Nostalgia from my childhood? Check! A coming of age story? Check! An element of the supernatural? Check! A healthy sense of adventure? Check! Direct homage to other things that I already love? Double check! Netflix’s Stranger Things checks all of my weak-spot boxes. I am not alone. Stranger Things became THE buzz show of the year. Adoration of the series seemed almost universal. This is largely due to the way in which Stranger Things used so many direct homages and references to the more iconic pop culture of the past, while creating a more than healthy supply of their own iconography. As a result, Stranger Things feels less like an homage to the 80s than it does like a series from the 80s that went unseen until 2016.
Though I didn’t give it the award for best Drama, as I wanted more diversity on my list, Mr. Robot was my favorite show of the year. After a fantastic, and laser focused, first season, many were concerned that the second season went a little too far in its surreal, non linear, and esoteric storytelling. I, on the other hand, loved it. Surreal, non linear, and esoteric storytelling is my jam, so to speak. Many of those same traits are why Hannibal won both Best Drama and Best Show in my rankings from last year, and, in many ways, I feel that Mr. Robot‘s sophomore season is filling the void left behind by Hannibal‘s unfortunate cancellation. Season 2 of Mr. Robot brought us a monumental twist related to Elliot’s use as an unreliable narrator, gorgeous imagery, and awesome, at times operatic, performances.
On top of that, the second season of this series greatly expanded upon the larger world outside of Elliot’s central story, which we had only glimpsed in the first season. The Dark Army came into sharper focus, the history of Evil Corp was explained, the FBI became a new player, and we even got a much more concrete understanding of Tyrell and Joanna Wellick. Every individual thing became more clear, and in doing so, the larger picture somehow became even more obfuscated and intriguing. While the first season of Mr. Robot was a tightly focused mission, the second season of Mr. Robot was the dissemination of Elliot’s season 1 victory, into a complex, and often unpredictable, cascade of consequences.
Special Category: Best Anime
Erased (Boku dake ga Inai Machi)
Every year we allow each staff member to choose their own category to highlight something they couldn’t highlight with the other categories. Last year, I decided to focus this category on anime. I watch a lot of anime, and I occasionally try and weave anime into the content we cover here on TVEnthusiast, as we do not yet have an Anime Enthusiast. Initially I planned to diverge from last years list by creating a different category, unrelated to anime. Before finalizing that decision I decided to take a look back at my top anime picks for the year, just in case. I am glad I did, as changing my special category away from anime would have meant ignoring the fantastic series Boku dake ga Inai Machi (AKA: Erased). Erased is, hands down, my top pick for best anime of 2016. I even included an episode of the series in a round of Advocates of Great Television for our 50th The Weekly Set podcast episode. The story of Erased is 1 part Groundhogs Day-esque time loop, 1 part change-the-past time travel suspense, 1 part detective story, and 97 parts awesome and thoughtful anime.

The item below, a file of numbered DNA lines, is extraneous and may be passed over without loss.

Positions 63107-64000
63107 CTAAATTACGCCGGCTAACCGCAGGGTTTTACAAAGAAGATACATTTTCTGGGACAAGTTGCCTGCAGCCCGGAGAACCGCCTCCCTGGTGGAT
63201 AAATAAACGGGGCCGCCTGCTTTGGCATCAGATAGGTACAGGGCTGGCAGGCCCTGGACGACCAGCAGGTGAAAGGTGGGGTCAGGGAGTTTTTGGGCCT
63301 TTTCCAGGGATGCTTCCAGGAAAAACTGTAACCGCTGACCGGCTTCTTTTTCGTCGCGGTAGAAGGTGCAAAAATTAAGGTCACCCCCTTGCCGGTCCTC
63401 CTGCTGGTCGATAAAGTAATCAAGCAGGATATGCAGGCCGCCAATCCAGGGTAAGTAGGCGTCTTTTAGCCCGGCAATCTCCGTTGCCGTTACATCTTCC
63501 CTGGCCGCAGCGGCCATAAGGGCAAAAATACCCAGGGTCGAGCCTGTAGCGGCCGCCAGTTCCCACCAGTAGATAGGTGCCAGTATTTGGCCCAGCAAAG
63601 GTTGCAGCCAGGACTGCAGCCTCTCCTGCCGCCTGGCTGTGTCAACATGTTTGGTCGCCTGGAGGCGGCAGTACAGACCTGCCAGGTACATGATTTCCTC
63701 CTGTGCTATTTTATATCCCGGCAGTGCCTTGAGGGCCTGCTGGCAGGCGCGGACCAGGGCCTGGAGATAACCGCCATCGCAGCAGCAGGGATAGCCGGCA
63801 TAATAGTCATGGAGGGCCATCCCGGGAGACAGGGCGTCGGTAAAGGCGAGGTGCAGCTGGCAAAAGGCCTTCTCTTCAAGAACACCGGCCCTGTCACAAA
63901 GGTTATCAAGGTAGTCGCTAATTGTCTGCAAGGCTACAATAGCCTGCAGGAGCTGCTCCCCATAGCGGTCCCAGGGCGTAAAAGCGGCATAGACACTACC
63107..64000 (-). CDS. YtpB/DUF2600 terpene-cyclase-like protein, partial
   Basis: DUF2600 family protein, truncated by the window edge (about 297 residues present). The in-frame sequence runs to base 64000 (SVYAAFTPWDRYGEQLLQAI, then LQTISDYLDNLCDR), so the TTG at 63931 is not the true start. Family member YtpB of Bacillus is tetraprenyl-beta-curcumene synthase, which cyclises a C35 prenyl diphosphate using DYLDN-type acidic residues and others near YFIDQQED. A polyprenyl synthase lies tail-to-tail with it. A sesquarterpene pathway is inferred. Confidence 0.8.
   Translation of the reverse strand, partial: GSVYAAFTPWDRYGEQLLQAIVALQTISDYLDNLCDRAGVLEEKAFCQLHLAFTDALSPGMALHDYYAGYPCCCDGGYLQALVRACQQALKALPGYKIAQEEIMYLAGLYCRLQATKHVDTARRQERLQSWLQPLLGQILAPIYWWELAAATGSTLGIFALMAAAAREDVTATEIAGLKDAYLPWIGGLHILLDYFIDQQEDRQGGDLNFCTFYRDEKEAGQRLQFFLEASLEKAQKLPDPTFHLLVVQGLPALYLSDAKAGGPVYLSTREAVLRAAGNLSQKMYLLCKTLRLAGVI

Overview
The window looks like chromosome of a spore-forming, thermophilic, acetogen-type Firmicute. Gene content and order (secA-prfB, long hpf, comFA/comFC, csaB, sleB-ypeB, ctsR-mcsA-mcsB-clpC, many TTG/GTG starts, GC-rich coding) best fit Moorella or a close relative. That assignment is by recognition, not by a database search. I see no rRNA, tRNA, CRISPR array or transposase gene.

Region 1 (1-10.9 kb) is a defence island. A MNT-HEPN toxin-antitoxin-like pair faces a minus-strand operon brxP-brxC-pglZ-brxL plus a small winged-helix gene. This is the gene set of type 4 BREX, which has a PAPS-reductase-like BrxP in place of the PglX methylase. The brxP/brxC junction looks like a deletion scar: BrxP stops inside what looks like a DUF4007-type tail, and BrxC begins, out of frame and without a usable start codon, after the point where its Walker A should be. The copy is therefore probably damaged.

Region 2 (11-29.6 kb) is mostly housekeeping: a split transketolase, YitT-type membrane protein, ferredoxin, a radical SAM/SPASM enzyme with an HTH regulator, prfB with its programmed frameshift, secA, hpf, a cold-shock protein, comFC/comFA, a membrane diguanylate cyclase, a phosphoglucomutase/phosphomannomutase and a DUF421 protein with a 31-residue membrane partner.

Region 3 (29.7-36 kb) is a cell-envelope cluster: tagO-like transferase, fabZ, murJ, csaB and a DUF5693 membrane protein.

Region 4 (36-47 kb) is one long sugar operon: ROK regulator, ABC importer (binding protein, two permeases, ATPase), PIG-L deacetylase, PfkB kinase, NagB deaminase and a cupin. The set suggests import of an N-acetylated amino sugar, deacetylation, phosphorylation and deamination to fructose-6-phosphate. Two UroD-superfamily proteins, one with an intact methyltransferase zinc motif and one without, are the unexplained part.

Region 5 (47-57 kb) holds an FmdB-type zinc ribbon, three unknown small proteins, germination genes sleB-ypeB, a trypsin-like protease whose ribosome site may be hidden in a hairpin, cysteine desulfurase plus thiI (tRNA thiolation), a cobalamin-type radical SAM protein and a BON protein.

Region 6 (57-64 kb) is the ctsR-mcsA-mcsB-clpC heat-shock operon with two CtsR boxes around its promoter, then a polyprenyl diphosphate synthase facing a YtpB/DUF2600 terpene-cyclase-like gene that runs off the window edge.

The story of Erased focuses on Satoru Fujinuma, who is frequently sent back in time a few minutes, immediately before a tragedy is about to occur. Aware that he has been pushed back, Satoru looks for something out of place, and acts quickly in order to prevent a tragedy. No explanation for this ability is given, nor is it needed, it is not the point of the story. We learn that Satoru’s hometown suffered a child-murdering serial killer back when he was a child himself. While out with his mother, Satoru ends up preventing a child from being abducted, and his mother notices something familiar about the would be abductor. The notice of Satoru’s mother, a former reporter, is picked up on by the attempted Abductor himself, who kills her in a way that frames Satoru. While running from the police, Satoru is suddenly sent back in time again, but this time all the way to his childhood, where he must now try to solve and prevent the murders of 3 children he knew growing up. The series is emotional, intelligent, constantly intriguing, and, in my personal opinion, the best anime of 2016.
What do think? Tell us in our comments, and stay tuned to TVEnthusiast for more coverage of all of your favorite shows. Lets have a great 2017!